Released on Aug. 18, the White House plan accelerates the national response to the monkeypox outbreak and mitigating the spread of the virus. Highlights include:
The Centers for Disease Control (CDC) has been tracking the spread of monkeypox (MPV) in the U.S. As of Aug. 19, there were 14,115 confirmed monkeypox cases, and they're continuing to increase.
The Department of Health and Human Services declared the outbreak a Public Health Emergency. After experiencing the COVID-19 pandemic, people are concerned and want to know what it means to their families.
Clinicians should be alert for patients who have rash illnesses consistent with monkeypox, regardless of travel or specific risk factors for monkeypox and regardless of gender or sexual orientation. View CDC FAQs for specific questions.
The CDC describes monkeypox as a rare, infectious disease that is most often mild. Monkeypox virus is part of the same family of viruses as smallpox and is endemic in certain African countries. It's not as easily transmittable as viruses like COVID-19.
The risk of monkeypox infection for the general population is low. Early data from the outbreak suggested that men who have sex with men made up a high proportion of total cases; however, anyone who has been in close contact with someone who has monkeypox is at risk. Monkeypox can be transmitted during intimate contact and by sustained personal contact and shared bedding/clothing.
Patients with monkeypox may present differently and features of the newest monkeypox cases could be confused with sexually transmitted infections (STI). The CDC offers clinical recognition guidance for distinguishing monkeypox from other rash illnesses, or other infections. It also includes information on identifying monkeypox rash characteristics, incubation period, isolation procedures and treatment.
Given the latest data on the spread of monkeypox and new evidence about risk of severe illness in people with HIV, CDC is encouraging clinicians to test for co-infection with STI’s in patients who meet one or more of the epidemiologic criteria. It is also encouraged that clinicians include monkeypox on their differential diagnosis for patients presenting with an STI-associated or STI-like rash.
This presentation is designed to address concerns and provide members with guidance and a status update on the U.S. outbreak.
AAFP Senior Vice President of Education, Inclusiveness and Physician Well-Being Margot Savoy, MD, MPH, FAAFP, discusses diagnosis, treatment options, infection prevention strategies and more.
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Most infected people have mild cases, but there is risk for serious disease.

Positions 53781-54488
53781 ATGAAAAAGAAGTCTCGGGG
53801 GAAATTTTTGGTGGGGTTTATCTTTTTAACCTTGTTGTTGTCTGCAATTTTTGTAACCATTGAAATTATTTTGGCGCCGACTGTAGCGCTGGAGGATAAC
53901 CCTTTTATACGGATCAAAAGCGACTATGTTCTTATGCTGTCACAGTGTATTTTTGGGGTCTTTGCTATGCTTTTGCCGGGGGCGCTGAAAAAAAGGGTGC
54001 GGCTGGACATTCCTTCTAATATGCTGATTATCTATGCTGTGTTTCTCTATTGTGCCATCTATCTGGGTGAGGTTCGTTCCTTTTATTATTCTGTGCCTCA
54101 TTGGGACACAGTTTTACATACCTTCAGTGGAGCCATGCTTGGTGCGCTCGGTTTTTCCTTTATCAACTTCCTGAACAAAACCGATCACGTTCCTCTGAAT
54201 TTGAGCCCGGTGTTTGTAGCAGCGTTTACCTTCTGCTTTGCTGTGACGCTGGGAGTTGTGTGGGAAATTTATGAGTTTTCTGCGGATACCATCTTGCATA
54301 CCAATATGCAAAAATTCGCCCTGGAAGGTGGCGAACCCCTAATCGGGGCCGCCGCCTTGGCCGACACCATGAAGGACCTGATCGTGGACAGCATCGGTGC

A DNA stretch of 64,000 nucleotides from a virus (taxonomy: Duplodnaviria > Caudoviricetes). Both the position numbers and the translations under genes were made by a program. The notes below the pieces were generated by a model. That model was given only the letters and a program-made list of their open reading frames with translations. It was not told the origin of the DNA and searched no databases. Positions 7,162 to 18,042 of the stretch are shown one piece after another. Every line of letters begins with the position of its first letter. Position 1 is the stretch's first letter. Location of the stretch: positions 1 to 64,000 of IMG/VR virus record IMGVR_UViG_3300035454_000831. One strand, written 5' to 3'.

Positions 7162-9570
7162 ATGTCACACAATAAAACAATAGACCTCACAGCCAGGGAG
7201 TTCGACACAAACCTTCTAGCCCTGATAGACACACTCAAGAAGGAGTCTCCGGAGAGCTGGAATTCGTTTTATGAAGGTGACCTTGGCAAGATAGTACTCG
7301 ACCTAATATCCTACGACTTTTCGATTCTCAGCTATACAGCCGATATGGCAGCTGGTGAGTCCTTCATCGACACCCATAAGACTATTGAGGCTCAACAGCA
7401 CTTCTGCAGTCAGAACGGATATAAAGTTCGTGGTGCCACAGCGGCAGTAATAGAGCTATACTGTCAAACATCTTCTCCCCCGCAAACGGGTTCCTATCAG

Sometimes, people get a rash first, followed by other symptoms. Others only experience a rash.
There are no treatments specifically for monkeypox virus infections. However, monkeypox and smallpox viruses are genetically similar, which means that antiviral drugs and vaccines developed to protect against smallpox may be used to prevent and treat monkeypox virus infections.
Tecovirimat is a smallpox treatment being used as a first-line medication to treat monkeypox. Tecovirimat has been made available under the expanded access investigational new drug (EA-IND) from the Strategic National Stockpile.
For more information, see CDC’s website for Interim Clinical Guidance for the Treatment of Monkeypox and Obtaining and Using TPOXX (Tecovirimat).
The risk to most people from monkeypox remains low, and there are ways to reduce risk even more. The CDC offers guidance on social gatherings and safer sex practices. They also offer tips on infection prevention in healthcare settings.
Two vaccines licensed by the FDA may be used for the prevention of monkeypox disease – JYNNEOS and ACAM2000. Widespread vaccination is not recommended at this time. The CDC’s interim considerations for monkeypox vaccine recommends that vaccination be considered for people at high risk for infection to prevent monkeypox disease.
The FDA has also issued an EUA for the emergency use of JYNNEOS for:
View a video on how to administer a JYNNEOS vaccine intradermally.
The CDC has released considerations for the clinical management of monkeypox in children and adolescents younger than 18 years old. These are intended to help U.S. clinicians and health systems develop a plan for managing children and adolescents with exposure to monkeypox, suspected monkeypox, or confirmed monkeypox.
CDC/AAMC Clinicians’ Checklist: Clinical Assessment of Patient with Suspected Monkeypox
Includes information on:
Public Health Collaborative: Answers to Tough Questions
Public Health Collaborative has updated Answers to Tough Questions with new messaging to help you answer questions like “What is monkeypox?” and “How does monkeypox spread?”
World Health Organization: Monkeypox
With its origin in Africa, and as cases are increasing in multiple countries, MPV is considered a global outbreak. WHO has additional resources you can reference.